author: | philkr |

score: | 10 / 10 |

This is one of those papers that’s well ahead of its time. The paper explores the use ConvNets for optical character recognition, and graph neural networks (called graph transformer, not to be confused with the new fancy transformers) for text recognition. At 40+ pages it’s a true beast of a paper, but most of the space is devoted to a gentle introduction to deep learning.

There are two core ideas in the paper: The new LeNet architecture for digit classification, a graph transformer for streaming text classification.

The LeNet-5 architecture (shown above) is quite simple:

- Convolutional layer (C1) with kernel size \(5 \times 5\) (6 output channels)
- Convolution is followed by a tanh (or sigmoid) activation

- Average pooling layers (S2) with a kernel size of \(2\times 2\) and stride \(2\)
- The average pooling uses a trainable scale and bias term (hello BatchNorm)

- Convolutional layer (C3) with kernel size \(5 \times 5\) (16 output channels)
- Convolution is followed by a tanh (or sigmoid) activation

- Average pooling layers (S4) with a kernel size of \(2\times 2\) and stride \(2\)
- Convolutional layer (C5) with kernel size \(5 \times 5\) (120 output channels)
- Convolution is followed by a tanh (or sigmoid) activation
- Note this convolution outputs just a single 120 dimensional vector

- Linear layer (F6) with 86 outputs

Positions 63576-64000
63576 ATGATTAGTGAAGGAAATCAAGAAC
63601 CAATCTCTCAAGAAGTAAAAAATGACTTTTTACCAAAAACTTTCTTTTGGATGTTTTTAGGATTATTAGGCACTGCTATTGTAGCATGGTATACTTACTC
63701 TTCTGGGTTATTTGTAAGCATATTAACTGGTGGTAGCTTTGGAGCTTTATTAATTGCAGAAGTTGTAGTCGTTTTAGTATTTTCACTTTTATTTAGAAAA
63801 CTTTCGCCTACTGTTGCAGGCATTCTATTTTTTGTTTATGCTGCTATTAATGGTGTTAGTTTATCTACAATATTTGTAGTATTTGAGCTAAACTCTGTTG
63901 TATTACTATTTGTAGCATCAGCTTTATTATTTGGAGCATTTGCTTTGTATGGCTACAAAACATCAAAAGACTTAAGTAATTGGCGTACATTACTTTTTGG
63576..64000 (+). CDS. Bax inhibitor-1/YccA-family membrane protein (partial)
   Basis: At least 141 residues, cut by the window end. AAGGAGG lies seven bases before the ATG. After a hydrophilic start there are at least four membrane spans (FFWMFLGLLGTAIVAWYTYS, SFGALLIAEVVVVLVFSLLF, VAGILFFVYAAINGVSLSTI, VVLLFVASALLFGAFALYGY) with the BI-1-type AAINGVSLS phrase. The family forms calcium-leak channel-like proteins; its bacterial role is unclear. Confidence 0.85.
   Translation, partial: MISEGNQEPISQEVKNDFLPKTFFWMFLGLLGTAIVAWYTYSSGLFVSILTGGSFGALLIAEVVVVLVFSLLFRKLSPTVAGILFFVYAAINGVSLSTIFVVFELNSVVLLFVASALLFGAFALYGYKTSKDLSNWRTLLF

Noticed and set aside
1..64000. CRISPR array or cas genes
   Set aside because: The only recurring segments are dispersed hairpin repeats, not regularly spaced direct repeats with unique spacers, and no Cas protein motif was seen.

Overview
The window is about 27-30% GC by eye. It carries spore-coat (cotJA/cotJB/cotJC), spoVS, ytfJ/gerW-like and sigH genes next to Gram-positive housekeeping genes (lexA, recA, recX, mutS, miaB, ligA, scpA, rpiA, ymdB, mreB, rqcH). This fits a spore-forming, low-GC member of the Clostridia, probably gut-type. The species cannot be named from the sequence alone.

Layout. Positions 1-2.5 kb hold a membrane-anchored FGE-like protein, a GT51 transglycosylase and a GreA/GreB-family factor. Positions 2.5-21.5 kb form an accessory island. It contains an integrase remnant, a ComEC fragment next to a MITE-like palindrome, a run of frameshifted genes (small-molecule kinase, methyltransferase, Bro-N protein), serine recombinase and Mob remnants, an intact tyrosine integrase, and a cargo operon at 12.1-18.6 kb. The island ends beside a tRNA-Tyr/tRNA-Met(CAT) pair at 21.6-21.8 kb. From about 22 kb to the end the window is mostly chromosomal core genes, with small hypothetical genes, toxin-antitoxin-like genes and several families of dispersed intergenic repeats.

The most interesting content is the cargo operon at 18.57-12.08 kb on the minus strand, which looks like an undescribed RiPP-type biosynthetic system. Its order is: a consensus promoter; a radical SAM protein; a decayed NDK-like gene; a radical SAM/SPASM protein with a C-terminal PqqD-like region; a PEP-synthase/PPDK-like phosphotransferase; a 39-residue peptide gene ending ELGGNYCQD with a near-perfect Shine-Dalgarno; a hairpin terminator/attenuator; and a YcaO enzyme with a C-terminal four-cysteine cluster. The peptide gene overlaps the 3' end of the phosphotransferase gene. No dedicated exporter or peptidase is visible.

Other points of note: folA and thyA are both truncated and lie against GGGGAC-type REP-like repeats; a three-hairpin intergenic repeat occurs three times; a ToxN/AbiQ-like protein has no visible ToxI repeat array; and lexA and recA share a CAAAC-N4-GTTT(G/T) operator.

- Convolution is followed by a tanh (or sigmoid) activation

- Linear layer (F7) with 10 outputs

LeNet-5 contains some interesting details. The authors realized that the parameters of CNNs yield many symmetries. They propose to use a (sparse) banded structure in the weights of the second convolutional layer to break these symmetries (see figure below). This didn’t survive into the current era. Modern CNNs use random initializations to break these symmetries.

The original LeNet-5 used a Euclidean-distance-based classifier. However, moderns CNNs a Softmax is preferred.

The second part of the paper focuses on graph transformer to recognize streaming digits. It jointly segments and classifies the digits.

This is the less-developed part of the paper. It does have some nice nuggets though. For example, LeNet-5 is applied in a streaming manner (fully-convolutional; hello FCNs).

In terms of evaluation, there is not all that much there, except for some MNIST results.

## TL;DR

- The paper that
**introduces LeNet-5** - Graph transformer for streaming text recognition
*Ahead of it’s time*: scaling params rediscovered by BatchNorm, FCNs